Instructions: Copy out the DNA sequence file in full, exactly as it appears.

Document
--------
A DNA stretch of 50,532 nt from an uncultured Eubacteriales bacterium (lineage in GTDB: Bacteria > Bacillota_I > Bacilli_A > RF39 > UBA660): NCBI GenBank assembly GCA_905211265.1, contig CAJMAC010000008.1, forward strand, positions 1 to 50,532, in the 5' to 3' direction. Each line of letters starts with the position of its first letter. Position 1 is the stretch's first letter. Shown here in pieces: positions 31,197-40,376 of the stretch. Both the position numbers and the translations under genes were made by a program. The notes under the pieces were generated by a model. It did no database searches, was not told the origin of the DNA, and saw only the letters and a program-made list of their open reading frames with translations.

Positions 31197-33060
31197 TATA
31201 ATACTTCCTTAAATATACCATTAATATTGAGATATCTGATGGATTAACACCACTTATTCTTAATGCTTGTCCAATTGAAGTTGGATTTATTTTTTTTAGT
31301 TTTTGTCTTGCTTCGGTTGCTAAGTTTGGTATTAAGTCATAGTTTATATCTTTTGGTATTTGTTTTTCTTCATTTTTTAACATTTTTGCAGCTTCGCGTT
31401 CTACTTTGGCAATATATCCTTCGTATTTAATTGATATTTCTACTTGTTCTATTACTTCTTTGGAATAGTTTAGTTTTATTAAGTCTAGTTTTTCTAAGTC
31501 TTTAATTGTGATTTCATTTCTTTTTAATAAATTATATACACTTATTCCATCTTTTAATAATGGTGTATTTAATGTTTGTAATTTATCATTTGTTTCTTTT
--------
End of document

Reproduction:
A DNA stretch of 50,532 nt from an uncultured Eubacteriales bacterium (lineage in GTDB: Bacteria > Bacillota_I > Bacilli_A > RF39 > UBA660): NCBI GenBank assembly GCA_905211265.1, contig CAJMAC010000008.1, forward strand, positions 1 to 50,532, in the 5' to 3' direction. Each line of letters starts with the position of its first letter. Position 1 is the stretch's first letter. Shown here in pieces: positions 31,197-40,376 of the stretch. Both the position numbers and the translations under genes were made by a program. The notes under the pieces were generated by a model. It did no database searches, was not told the origin of the DNA, and saw only the letters and a program-made list of their open reading frames with translations.

Positions 31197-33060
31197 TATA
31201 ATACTTCCTTAAATATACCATTAATATTGAGATATCTGATGGATTAACACCACTTATTCTTAATGCTTGTCCAATTGAAGTTGGATTTATTTTTTTTAGT
31301 TTTTGTCTTGCTTCGGTTGCTAAGTTTGGTATTAAGTCATAGTTTATATCTTTTGGTATTTGTTTTTCTTCATTTTTTAACATTTTTGCAGCTTCGCGTT
31401 CTACTTTGGCAATATATCCTTCGTATTTAATTGATATTTCTACTTGTTCTATTACTTCTTTGGAATAGTTTAGTTTTATTAAGTCTAGTTTTTCTAAGTC
31501 TTTAATTGTGATTTCATTTCTTTTTAATAAATTATATACACTTATTCCATCTTTTAATAATGGTGTATTTAATGTTTGTAATTTATCATTTGTTTCTTTT